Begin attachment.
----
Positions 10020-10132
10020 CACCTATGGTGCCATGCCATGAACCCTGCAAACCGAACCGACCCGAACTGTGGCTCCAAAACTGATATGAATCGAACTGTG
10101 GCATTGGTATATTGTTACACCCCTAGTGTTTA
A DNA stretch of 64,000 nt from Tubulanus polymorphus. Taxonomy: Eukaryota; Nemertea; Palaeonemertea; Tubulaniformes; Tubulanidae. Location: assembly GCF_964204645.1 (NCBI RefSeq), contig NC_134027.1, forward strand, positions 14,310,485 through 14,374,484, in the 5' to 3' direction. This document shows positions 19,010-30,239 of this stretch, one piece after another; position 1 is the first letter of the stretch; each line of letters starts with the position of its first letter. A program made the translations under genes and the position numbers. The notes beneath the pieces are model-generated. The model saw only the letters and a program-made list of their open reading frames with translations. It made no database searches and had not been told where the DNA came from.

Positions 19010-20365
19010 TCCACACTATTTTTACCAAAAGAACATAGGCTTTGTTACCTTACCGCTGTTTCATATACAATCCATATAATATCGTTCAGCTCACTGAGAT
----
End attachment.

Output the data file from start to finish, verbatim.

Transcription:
Positions 10020-10132
10020 CACCTATGGTGCCATGCCATGAACCCTGCAAACCGAACCGACCCGAACTGTGGCTCCAAAACTGATATGAATCGAACTGTG
10101 GCATTGGTATATTGTTACACCCCTAGTGTTTA
A DNA stretch of 64,000 nt from Tubulanus polymorphus. Taxonomy: Eukaryota; Nemertea; Palaeonemertea; Tubulaniformes; Tubulanidae. Location: assembly GCF_964204645.1 (NCBI RefSeq), contig NC_134027.1, forward strand, positions 14,310,485 through 14,374,484, in the 5' to 3' direction. This document shows positions 19,010-30,239 of this stretch, one piece after another; position 1 is the first letter of the stretch; each line of letters starts with the position of its first letter. A program made the translations under genes and the position numbers. The notes beneath the pieces are model-generated. The model saw only the letters and a program-made list of their open reading frames with translations. It made no database searches and had not been told where the DNA came from.

Positions 19010-20365
19010 TCCACACTATTTTTACCAAAAGAACATAGGCTTTGTTACCTTACCGCTGTTTCATATACAATCCATATAATATCGTTCAGCTCACTGAGAT